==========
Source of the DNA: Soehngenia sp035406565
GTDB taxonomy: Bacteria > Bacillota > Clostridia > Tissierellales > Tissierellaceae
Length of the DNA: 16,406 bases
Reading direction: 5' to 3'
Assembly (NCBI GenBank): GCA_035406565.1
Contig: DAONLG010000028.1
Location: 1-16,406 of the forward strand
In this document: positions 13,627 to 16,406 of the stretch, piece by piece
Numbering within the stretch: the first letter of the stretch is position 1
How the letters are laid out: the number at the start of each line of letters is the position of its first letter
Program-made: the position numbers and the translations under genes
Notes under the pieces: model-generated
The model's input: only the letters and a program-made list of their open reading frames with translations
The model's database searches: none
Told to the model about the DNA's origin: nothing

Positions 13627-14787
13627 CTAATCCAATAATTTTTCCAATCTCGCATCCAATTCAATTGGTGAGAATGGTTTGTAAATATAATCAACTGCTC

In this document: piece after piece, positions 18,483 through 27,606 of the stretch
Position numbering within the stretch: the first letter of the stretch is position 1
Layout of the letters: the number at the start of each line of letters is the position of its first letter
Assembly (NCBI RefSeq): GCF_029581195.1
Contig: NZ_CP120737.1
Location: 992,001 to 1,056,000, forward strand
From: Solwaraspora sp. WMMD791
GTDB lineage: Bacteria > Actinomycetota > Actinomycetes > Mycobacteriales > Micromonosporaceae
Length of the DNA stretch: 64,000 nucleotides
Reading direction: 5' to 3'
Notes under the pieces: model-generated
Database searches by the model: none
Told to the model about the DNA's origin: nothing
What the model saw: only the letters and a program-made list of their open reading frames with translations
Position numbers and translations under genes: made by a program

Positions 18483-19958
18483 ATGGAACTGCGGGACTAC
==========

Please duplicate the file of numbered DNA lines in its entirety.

Source of the DNA: Soehngenia sp035406565
GTDB taxonomy: Bacteria > Bacillota > Clostridia > Tissierellales > Tissierellaceae
Length of the DNA: 16,406 bases
Reading direction: 5' to 3'
Assembly (NCBI GenBank): GCA_035406565.1
Contig: DAONLG010000028.1
Location: 1-16,406 of the forward strand
In this document: positions 13,627 to 16,406 of the stretch, piece by piece
Numbering within the stretch: the first letter of the stretch is position 1
How the letters are laid out: the number at the start of each line of letters is the position of its first letter
Program-made: the position numbers and the translations under genes
Notes under the pieces: model-generated
The model's input: only the letters and a program-made list of their open reading frames with translations
The model's database searches: none
Told to the model about the DNA's origin: nothing

Positions 13627-14787
13627 CTAATCCAATAATTTTTCCAATCTCGCATCCAATTCAATTGGTGAGAATGGTTTGTAAATATAATCAACTGCTC

In this document: piece after piece, positions 18,483 through 27,606 of the stretch
Position numbering within the stretch: the first letter of the stretch is position 1
Layout of the letters: the number at the start of each line of letters is the position of its first letter
Assembly (NCBI RefSeq): GCF_029581195.1
Contig: NZ_CP120737.1
Location: 992,001 to 1,056,000, forward strand
From: Solwaraspora sp. WMMD791
GTDB lineage: Bacteria > Actinomycetota > Actinomycetes > Mycobacteriales > Micromonosporaceae
Length of the DNA stretch: 64,000 nucleotides
Reading direction: 5' to 3'
Notes under the pieces: model-generated
Database searches by the model: none
Told to the model about the DNA's origin: nothing
What the model saw: only the letters and a program-made list of their open reading frames with translations
Position numbers and translations under genes: made by a program

Positions 18483-19958
18483 ATGGAACTGCGGGACTAC